SRC was created in 2011 by Najib's government to pursue overseas investments in energy resources, and was a unit of 1MDB until it was moved to the finance ministry in 2012.

MACC has been able to track the money trail from SRC more easily because transactions were made through Malaysian entities, whereas most other transfers of 1MDB funds went through foreign banks and companies.

To investigate 1MDB, the new government on Monday set up a task force made up of members of the anti-graft agency, police and the central bank, to liaise with "enforcement agencies in the United States, Switzerland, Singapore, Canada and other related countries".

Malaysian police search places linked to ousted PM Najib

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    The cash and items seized from the six residences linked to Datuk Seri Najib Tun Razak amounted to between RM900 million (S$304 million) and RM1.1 billion, say the police.

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    He said that more than 12,000 pieces of jewellery - comprising 2,200 rings, 1,400 necklaces, 2,100 bracelets, 2,800 pairs of earrings,1,600 brooches and 14 tiaras were seized.

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    He added that this was the biggest seizure in Malaysian history.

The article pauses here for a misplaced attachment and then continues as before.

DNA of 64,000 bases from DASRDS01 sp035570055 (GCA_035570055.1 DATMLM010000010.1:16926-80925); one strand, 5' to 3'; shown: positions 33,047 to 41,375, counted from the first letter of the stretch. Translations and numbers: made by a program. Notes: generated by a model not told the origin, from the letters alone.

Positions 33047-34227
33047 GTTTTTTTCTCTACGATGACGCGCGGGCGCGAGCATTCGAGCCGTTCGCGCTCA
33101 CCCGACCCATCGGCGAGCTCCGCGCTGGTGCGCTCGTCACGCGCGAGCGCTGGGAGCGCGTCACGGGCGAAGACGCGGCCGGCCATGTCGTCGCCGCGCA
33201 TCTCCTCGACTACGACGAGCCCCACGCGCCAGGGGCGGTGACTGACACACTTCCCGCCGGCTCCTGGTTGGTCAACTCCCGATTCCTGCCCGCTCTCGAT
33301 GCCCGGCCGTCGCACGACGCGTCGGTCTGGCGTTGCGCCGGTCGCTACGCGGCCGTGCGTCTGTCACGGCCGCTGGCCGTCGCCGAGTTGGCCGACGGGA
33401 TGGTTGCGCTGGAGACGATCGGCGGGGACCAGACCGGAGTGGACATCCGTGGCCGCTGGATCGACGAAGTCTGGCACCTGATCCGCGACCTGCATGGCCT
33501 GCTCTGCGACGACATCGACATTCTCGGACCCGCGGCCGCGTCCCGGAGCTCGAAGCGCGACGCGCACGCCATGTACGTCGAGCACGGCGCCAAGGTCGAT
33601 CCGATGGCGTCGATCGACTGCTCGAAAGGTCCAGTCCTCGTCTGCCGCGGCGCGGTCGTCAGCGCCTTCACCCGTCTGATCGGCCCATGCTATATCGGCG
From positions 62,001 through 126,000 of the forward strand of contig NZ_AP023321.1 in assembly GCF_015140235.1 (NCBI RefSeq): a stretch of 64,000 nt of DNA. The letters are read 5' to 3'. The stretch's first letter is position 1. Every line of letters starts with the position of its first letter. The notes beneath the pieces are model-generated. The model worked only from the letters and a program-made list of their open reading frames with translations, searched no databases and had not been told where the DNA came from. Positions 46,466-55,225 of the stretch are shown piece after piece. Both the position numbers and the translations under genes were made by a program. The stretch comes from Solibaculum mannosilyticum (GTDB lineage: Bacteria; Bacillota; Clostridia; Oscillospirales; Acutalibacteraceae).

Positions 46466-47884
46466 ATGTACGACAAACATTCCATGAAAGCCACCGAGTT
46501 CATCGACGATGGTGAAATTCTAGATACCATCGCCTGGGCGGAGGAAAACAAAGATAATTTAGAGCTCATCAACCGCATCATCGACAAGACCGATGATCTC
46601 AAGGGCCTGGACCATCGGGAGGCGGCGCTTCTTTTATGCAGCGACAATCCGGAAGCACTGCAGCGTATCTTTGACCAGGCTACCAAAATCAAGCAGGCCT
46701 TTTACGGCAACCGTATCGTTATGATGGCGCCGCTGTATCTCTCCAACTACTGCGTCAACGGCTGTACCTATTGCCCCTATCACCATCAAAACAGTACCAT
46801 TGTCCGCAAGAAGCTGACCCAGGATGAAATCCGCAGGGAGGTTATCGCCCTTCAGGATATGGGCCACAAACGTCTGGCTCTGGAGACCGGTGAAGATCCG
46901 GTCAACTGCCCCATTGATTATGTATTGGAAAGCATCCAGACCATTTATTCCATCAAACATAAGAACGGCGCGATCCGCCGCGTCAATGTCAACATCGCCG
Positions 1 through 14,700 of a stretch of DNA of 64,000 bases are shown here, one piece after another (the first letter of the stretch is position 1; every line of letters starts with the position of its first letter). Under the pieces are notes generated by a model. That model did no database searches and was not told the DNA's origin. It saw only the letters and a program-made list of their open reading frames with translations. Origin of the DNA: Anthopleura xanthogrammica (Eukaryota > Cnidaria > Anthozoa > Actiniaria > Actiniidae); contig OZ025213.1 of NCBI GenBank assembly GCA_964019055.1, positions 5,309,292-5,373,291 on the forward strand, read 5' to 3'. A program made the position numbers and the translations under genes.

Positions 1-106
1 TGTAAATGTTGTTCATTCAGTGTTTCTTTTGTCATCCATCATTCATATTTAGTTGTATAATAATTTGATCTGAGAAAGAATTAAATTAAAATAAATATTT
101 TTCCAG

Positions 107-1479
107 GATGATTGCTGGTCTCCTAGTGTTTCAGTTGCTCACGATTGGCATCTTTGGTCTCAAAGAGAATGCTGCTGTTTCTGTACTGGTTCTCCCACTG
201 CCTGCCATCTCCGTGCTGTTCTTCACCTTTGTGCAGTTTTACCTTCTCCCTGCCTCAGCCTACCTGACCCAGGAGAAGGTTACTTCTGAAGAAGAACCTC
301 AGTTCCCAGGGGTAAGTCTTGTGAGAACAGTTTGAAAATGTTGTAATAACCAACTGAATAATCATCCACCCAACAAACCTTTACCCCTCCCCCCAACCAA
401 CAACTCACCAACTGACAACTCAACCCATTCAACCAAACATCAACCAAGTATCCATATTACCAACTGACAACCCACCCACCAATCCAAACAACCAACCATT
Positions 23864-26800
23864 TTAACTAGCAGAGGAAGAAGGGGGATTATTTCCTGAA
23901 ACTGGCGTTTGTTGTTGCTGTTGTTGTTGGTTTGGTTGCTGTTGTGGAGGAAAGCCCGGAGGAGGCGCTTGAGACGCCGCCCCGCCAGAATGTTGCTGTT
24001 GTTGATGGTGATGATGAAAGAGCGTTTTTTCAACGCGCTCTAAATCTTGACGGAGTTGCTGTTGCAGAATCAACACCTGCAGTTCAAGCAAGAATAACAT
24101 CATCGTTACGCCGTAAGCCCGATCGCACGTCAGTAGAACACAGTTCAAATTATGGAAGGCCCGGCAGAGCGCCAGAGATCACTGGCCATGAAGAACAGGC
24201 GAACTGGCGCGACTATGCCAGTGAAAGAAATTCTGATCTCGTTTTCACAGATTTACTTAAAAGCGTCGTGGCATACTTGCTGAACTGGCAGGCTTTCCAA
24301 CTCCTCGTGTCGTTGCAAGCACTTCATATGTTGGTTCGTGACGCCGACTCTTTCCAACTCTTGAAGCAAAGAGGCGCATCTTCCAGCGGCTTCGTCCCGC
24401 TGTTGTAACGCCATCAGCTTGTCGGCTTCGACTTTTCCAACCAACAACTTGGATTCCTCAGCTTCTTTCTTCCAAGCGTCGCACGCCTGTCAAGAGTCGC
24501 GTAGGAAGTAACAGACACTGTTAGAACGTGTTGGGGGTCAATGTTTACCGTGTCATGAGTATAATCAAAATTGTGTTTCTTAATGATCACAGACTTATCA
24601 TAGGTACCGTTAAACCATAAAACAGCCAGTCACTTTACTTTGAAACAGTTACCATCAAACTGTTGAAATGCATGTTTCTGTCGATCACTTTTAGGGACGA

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    Najib's wife Rosmah Mansor arrived at the headquarters of the Malaysian Anti-Corruption Commission (MACC) to have her statement recorded in connection with a suspicious transfer of about $10.6 million (S$14.2 million) from the former 1MDB unit SRC International.

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    The sum is just a fraction of the billions of dollars allegedly siphoned from 1MDB, the state fund that Najib set up, in a scandal that dogged the last three years of his near-decade-long rule and was a key reason why he was voted out in a May 9 election.

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    M. Puravalen, a lawyer acting for Najib and Rosmah in connection with the SRC investigations, told Reuters on Tuesday he had "ceased acting" for Najib and Rosmah.

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    He said a second lawyer, Yusof Zainal Abideen, had also quit.

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    Puravalen, Abideen and other members of their legal team were reported to have walked out because they failed to reach common ground with Najib on several issues.

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    Najib has already made a series of statements to anti-graft investigators